Palin's Settlement Doesn't Address Tax Issues

Gov. Sarah Palin's agreement to reimburse the state for trips her children took at government expense does not address potential tax problems she might face for charging Alaska thousands of dollars for their travel, lawyers handling the settlement said.

Palin already is drafting changes to her 2007 and 2008 tax returns, spokesman Bill McAllister said. This comes after learning that she is responsible for taxes on personal use of a state vehicle and nearly $18,000 she improperly collected as expenses from the state while staying at her Wasilla home about 40 minutes from Anchorage.

Palin now will show those benefits as income for tax purposes. Lawyers negotiating a settlement over state payments for her children's travel said Thursday they did not consider whether Palin also should include that benefit as income in her taxes.

"That's not anything I examined," said Timothy Petumenos, a lawyer hired by the Alaska Personnel Board to investigate an ethics complaint filed against Palin after The Associated Press reported in October that she charged the state for her children's travel.

Instead, Petumenos focused only on issues related to the state ethics law, and whether the payments to Palin amounted to an inappropriate personal benefit.

Palin said Thursday she hasn't considered whether state payments for her children's travel should be part of a broader review of her taxes.

"I haven't even looked at it. All I know is there isn't a need for an audit of that," she said.

McAllister said the governor already has committed to paying all back taxes owed if there are problems with state payments she received. He said he was not aware of any tax issues she faces because of the travel payments for her children. But if payments are required, she will make them, McAllister said.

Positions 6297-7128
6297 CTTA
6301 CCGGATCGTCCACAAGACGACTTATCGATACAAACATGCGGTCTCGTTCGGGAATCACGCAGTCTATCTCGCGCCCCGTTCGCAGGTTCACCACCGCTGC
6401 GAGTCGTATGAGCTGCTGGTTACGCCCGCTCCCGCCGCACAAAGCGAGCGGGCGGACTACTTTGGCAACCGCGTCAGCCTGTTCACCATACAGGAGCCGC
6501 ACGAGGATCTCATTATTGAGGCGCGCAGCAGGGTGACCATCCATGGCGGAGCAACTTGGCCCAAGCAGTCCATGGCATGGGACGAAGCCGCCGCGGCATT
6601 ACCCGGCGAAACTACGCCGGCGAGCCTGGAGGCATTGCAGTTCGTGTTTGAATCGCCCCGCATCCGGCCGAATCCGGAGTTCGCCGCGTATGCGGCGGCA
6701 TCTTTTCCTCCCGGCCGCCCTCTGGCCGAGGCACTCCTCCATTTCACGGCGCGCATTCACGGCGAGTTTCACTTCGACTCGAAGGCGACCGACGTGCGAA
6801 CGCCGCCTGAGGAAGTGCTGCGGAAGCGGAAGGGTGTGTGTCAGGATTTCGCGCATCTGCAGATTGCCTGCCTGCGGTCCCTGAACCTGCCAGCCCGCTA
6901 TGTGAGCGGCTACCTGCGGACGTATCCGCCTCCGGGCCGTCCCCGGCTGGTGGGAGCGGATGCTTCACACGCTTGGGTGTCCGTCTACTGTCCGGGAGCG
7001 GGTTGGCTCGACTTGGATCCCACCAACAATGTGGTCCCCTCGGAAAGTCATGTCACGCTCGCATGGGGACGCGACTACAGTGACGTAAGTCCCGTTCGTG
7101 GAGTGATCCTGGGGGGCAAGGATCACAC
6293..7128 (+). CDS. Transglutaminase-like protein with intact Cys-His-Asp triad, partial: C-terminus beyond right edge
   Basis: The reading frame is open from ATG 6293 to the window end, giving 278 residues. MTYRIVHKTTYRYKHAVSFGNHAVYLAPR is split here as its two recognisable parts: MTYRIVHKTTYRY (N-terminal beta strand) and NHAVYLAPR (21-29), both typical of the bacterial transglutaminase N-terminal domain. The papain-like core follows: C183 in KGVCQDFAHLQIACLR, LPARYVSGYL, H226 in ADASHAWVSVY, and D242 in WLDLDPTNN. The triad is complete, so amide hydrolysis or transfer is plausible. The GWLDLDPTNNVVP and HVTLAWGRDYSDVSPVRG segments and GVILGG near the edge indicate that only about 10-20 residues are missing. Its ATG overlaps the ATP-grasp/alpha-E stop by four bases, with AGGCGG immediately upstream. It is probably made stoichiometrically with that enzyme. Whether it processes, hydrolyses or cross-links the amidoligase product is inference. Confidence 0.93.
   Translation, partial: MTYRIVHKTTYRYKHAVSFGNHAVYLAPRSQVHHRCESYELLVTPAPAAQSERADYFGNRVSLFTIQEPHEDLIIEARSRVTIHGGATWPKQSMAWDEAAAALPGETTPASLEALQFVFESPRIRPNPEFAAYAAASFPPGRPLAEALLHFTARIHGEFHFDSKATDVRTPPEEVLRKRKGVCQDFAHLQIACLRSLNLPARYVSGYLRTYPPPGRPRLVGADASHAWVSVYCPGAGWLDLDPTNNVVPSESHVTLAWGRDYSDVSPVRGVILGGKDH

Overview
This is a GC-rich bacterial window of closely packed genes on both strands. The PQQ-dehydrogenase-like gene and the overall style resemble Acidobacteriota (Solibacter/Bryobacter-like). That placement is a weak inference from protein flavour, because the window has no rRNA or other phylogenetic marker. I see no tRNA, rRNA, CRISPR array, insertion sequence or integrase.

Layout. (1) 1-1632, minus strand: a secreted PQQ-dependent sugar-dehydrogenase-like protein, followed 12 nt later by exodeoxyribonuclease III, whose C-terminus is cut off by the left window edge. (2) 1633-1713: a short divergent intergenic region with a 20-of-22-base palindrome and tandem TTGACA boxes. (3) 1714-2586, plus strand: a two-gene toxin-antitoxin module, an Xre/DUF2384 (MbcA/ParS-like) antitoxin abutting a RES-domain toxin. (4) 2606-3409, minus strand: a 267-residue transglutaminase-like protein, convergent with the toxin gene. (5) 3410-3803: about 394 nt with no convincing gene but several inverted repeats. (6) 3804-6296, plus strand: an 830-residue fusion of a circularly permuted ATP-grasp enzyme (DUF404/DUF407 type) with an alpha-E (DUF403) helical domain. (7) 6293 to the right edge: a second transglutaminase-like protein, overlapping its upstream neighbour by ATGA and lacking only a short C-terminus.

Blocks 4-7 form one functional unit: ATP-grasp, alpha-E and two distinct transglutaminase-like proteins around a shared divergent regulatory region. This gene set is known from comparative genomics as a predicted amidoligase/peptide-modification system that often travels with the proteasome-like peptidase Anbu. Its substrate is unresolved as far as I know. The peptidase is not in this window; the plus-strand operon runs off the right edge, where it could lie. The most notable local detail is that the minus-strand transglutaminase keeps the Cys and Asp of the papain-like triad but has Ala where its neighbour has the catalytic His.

When Palin released her family's tax records as part of her vice presidential campaign last fall, some tax experts questioned why she did not report the children's state travel reimbursements as income.

The Palins at the time released a review by a Washington, D.C., attorney who said state law allows the children's travel expenses to be reimbursed and not taxed when they conduct official state business.

But now those expense payments have come under question following Petumenos' finding that some of the trips did not meet the definition of official state business.

Palin is expected to pay the state about $10,000 for 10 trips as part of the settlement reached in a state ethics complaint filed against her, Petumenos said.

Palin's lawyer, Tom Van Flein, initially estimated her reimbursement to the state for the children's travel at just under $7,000. On Thursday, though, Petumenos said he completed a more accurate tally, and added another trip Palin will pay for that was not included in the settlement announcement earlier this week.

There were other trips taken by her children at state expense that could have been challenged as inappropriate if the matter had not been resolved, Petumenos said. But he agreed not to pursue those. Palin also agreed not to challenge his claim that the travel payments were inappropriate because the children's trips did not meet the definition of "an important state interest."

Van Flein said he was not familiar with possible tax issues Palin faces for the expense payments made on behalf of her children. He said that issue was not reviewed in his work on the ethics complaint.

But Van Flein said he believed Palin's reimbursement to the state of travel expenses would correct any federal tax problems she might face. He also noted that Palin followed the advice she received from the state that such expenses are not considered taxable. However, tax experts said in October that incorrect state government advice would not trump IRS regulations.

The ethics complaint related to her children's expenses was filed after The AP reported that Palin charged the state for her daughters to travel with her, including to events where they were not invited, and later amended expense reports to specify that they were on official business.

In all, Palin charged the state $21,012 for her three daughters' 64 one-way and 12 round-trip commercial flights after taking office in December 2006. In some other cases, she has charged the state for hotel rooms for the girls.

Alaska law does not specifically address expenses for a governor's children. The law allows for payment of expenses for anyone conducting official state business, but Petumenos concluded in his review that state rules don't clearly define what family trips should be paid by the state.

He has asked the attorney general to develop clearer rules outlining when the state should pay for the travel of a governor's family.


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